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Managing mastitis

28 November 2016 Blog
Maternity
Helping you manage mastitis after the birth of your baby

Mastitis is inflammation of the breast tissue and is a common problem during lactation, usually arising from a cascade of events and may, or may not be, accompanied by infection.

Mastitis will most often occur between the first six weeks to six months after birth.

Understanding how you can prevent mastitis and knowing what to look for, will mean that you can act quickly to reduce your risk.

How do I know if I have mastitis?
Health professionals normally use a number of signs and symptoms to determine a diagnosis of mastitis including:

  • red, tender, hot area of the breast
  • pain and swelling at the site
  • flu-like symptoms
  • Fever over 38ºC
  • chills
  • increased pulse rate

How is mastitis treated? 

If you have mastitis it is important you drain the breast well by feeding regularly and starting each feed on the affected breast.

If this is too uncomfortable, you can use a breast pump to express from the affected breast, but keep in mind that a breast pump is not as effective as a baby’s suck.

Consider a warm pack or immersing the affected breast in warm water before each feed, and a cold pack after a feed for comfort.

Increase your fluid intake and rest as much as possible. If needed, take pain relief (paracetamol or ibuprofen).

If there is no improvement within 12 hours, or if symptoms worsen, then see your doctor for a prescription for antibiotics.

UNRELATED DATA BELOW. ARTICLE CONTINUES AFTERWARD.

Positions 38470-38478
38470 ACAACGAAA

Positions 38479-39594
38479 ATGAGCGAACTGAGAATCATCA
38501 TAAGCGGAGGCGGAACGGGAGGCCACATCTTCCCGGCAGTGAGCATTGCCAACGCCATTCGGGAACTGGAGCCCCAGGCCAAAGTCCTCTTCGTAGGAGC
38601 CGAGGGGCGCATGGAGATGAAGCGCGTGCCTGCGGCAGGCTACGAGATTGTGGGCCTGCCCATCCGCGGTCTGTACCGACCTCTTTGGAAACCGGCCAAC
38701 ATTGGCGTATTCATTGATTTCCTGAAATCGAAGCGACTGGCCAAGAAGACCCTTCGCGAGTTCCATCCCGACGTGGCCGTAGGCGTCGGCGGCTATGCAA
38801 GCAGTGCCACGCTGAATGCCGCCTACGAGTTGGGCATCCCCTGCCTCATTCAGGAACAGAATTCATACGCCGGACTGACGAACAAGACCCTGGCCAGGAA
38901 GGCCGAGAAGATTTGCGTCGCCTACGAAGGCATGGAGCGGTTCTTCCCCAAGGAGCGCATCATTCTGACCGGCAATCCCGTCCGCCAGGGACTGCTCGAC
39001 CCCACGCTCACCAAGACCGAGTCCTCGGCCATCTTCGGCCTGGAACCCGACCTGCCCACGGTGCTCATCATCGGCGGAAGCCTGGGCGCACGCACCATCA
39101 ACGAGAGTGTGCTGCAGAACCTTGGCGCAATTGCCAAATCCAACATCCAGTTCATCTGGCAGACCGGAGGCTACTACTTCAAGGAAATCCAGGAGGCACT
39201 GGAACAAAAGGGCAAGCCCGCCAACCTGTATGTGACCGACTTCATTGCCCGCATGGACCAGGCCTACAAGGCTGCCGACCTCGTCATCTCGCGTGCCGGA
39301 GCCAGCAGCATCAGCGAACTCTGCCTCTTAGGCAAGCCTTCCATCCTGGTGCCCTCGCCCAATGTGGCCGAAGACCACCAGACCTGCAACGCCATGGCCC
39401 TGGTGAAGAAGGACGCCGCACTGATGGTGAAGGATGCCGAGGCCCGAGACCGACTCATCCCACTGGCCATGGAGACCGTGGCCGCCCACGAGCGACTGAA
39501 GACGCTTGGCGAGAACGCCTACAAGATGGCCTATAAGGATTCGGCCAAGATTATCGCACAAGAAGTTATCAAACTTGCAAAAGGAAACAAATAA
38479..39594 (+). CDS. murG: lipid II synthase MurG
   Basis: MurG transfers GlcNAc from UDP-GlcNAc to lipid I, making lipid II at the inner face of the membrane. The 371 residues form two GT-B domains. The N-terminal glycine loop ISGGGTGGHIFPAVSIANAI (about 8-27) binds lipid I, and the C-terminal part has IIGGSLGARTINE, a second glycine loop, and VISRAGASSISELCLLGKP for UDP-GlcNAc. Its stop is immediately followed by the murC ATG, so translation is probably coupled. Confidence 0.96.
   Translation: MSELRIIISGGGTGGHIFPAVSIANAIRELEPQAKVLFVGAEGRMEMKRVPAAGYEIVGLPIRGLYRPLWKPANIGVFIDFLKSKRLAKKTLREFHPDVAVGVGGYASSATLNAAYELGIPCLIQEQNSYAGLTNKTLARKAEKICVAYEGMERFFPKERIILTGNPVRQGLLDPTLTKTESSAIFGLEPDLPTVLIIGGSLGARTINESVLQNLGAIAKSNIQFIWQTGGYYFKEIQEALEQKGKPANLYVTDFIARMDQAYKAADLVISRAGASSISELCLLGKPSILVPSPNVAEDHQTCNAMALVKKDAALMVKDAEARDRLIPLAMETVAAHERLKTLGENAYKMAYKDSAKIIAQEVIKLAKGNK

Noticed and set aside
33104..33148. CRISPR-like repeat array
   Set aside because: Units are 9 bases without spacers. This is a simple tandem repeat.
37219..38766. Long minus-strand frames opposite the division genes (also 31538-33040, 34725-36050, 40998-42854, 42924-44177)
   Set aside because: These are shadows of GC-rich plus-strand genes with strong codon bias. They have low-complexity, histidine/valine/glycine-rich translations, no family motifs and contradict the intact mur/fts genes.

How can I prevent mastitis?

Prevention is always better than a cure. Being aware of some of the contributing factors for mastitis will help reduce the risk.

These include:

  • delayed or inadequate emptying of a clocked duct
  • milk stasis
  • sub-optimal positioning and attachment
  • inefficient milk removal from the breast
  • hperlactation (chronic oversupply)
  • cracked or damaged nipples

Mastitis can also be the result of poor breastfeeding techniques. Ifyou are experiencing any difficulties with breastfeeding, or recurrent bouts of mastitis, seek help from a qualified lactation consultant.

If you gave birth at St John of God Mt Lawley Hospital you are welcome to contact the lactation clinic on 9370 9541 Monday - Thursday.

Useful links

Mastitis - Australian Breastfeeding Association

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Bev Tansley - Lactation Consultant

Bev Tansley is a qualified midwife and lactation consultant who has been at St John of God Mt Lawley Hospital for 12 years. Working at the hospital’s lactation clinic, Bev supports women through their breastfeeding journey. She is also involved in the hospital’s parent education program.